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Illinois Department of Natural Resources
August 2021
August 2, 2021
Site walk with volunteer stewards and volunteers at Old Plank Road Prairie Nature Preserve (Cook County). Planning and discussing importance of the site and the volunteer work.

Partnering with Friends to Benefit Nature Preserves

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By Kathy Andrews Wright

Photos courtesy of Friends of Illinois Nature Preserves.

Two individuals collect seeds at a lush green summer savanna meadow. Trees are in the background.
Seed collecting volunteers at Somme Prairie Nature Preserve (Cook County) on July 17, 2021 contributed to the future health of the ecosystem.

Help wanted. People passionate about preserving Illinois’ precious natural resources. No experience necessary. Knowledgeable and dedicated mentors will show you the ropes. Become a Friend of Illinois Nature Preserves today.

The Friends of Illinois Nature Preserves (Friends) envision a statewide force that chips in where we can be helpful, supporting the preserves and the many good staff and volunteers who work on this challenging and important mission,” explained Matthew Evans, President of the Friends Board. “The mission of Friends is to support the Illinois Nature Preserves System by advocating for and finding increased support, resources, funding and staff for the system, and assisting local volunteer communities as they help restore and care for their Illinois biodiversity reserves.”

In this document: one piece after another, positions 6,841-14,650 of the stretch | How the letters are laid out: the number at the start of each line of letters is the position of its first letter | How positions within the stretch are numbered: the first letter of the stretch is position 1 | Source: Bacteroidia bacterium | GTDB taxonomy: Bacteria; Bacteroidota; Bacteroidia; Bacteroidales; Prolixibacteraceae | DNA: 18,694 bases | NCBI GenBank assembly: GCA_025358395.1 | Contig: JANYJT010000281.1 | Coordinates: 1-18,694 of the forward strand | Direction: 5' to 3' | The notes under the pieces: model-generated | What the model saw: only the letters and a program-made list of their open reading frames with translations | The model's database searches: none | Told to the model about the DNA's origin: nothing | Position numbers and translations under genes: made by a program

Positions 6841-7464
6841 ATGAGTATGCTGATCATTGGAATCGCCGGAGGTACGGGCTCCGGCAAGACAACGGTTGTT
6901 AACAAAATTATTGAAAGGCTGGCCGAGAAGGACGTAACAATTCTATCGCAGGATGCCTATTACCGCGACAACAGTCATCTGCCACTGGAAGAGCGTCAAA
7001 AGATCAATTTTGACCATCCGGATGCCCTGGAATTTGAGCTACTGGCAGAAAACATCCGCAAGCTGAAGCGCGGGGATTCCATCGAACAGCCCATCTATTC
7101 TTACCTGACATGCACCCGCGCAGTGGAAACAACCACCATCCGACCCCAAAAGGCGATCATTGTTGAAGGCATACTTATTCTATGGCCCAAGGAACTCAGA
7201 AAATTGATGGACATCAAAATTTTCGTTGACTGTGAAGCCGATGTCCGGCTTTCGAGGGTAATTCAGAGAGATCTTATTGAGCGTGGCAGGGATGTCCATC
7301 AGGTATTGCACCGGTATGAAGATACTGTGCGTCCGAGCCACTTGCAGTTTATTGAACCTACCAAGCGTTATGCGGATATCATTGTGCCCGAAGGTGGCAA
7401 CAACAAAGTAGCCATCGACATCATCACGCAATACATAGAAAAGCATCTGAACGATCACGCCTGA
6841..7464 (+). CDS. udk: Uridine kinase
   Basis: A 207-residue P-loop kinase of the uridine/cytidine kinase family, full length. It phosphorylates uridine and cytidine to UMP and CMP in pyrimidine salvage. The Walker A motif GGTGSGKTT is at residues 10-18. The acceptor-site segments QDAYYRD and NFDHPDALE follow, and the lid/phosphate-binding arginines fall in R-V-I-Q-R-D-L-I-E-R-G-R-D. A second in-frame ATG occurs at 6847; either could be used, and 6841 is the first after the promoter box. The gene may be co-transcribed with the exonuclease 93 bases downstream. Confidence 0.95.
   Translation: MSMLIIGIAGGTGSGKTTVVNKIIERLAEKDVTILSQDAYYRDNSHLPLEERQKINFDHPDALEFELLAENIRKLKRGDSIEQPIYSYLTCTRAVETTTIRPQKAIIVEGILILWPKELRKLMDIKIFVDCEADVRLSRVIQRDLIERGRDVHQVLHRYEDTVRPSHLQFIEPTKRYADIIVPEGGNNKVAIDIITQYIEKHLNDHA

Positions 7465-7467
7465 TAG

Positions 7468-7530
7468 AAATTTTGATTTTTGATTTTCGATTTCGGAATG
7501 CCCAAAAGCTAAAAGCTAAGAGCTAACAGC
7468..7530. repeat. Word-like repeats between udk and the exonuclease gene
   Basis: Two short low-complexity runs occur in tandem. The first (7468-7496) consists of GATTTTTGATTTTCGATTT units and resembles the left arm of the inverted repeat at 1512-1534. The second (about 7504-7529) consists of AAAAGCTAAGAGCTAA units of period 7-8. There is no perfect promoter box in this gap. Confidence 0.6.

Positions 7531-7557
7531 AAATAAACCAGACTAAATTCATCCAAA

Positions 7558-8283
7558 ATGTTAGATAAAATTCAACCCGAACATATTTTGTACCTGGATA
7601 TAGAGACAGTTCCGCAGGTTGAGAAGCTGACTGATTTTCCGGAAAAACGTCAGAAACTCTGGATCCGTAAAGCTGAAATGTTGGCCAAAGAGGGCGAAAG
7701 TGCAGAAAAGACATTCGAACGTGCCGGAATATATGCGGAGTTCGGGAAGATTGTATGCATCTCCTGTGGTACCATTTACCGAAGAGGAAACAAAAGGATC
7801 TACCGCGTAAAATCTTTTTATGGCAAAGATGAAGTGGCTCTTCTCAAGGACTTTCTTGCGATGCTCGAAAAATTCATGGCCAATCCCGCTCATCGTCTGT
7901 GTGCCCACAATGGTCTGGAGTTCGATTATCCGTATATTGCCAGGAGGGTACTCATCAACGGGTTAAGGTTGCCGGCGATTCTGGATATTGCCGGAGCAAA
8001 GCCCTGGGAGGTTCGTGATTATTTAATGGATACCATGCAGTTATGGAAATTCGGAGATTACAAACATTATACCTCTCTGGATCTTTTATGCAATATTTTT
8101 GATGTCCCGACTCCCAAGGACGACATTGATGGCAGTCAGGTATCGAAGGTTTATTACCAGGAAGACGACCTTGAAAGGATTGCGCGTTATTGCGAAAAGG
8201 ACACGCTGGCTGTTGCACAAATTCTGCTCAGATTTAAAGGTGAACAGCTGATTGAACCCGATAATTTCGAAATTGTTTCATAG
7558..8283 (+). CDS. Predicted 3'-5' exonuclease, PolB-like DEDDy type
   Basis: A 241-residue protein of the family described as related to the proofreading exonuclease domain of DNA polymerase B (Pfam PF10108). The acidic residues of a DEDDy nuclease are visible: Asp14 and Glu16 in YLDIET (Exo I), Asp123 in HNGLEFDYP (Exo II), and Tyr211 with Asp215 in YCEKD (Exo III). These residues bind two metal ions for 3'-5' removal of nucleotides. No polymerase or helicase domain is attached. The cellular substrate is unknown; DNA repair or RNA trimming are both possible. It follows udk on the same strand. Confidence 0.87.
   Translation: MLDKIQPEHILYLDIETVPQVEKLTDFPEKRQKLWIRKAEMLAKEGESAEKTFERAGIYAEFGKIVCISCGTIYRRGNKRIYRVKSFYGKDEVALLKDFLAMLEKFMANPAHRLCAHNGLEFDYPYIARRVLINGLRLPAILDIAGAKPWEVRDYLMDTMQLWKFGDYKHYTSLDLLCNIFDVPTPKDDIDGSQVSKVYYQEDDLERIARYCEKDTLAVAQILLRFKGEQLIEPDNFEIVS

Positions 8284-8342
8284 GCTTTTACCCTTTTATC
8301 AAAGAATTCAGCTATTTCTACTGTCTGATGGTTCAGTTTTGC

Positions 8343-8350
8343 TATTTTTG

Joining Evans on the Board are Fran Harty (Treasurer) and Steve Packard (Secretary).

A former Zamboni driver at a northern Illinois ice rink, Evans entered the natural resource stewardship arena with little experience. His rise in the field is a prime example of how others can gain knowledge and become empowered when learning from mentors.

Established by the Illinois General Assembly in 1963, the Illinois Nature Preserves Commission (INPC) oversees more than 600 sites protected within the Nature Preserves System, spanning more than 115,000 acres across the state.

A group of people taking a hike through a prairie near an old cemetery. Trees are in the background against a gray sky.
Restoration Ecologist and Friends volunteer Katie Kucera (left) leading a group at Short Pioneer Cemetery Nature Preserve (Grundy County) seed picking to redistribute seeds to places previously shaded out but opened by volunteers cutting brush during the winter months.

According to Dr. Leon C. Hinz Jr., temporary Director INPC, INPC “serves the people of Illinois by protecting high-quality natural communities, habitats for threatened and endangered species, and geological and cultural features from degradation and loss. Sites enrolled as Nature Preserves are considered to be put to their highest, best, and most important use for the public benefit by the State of Illinois.”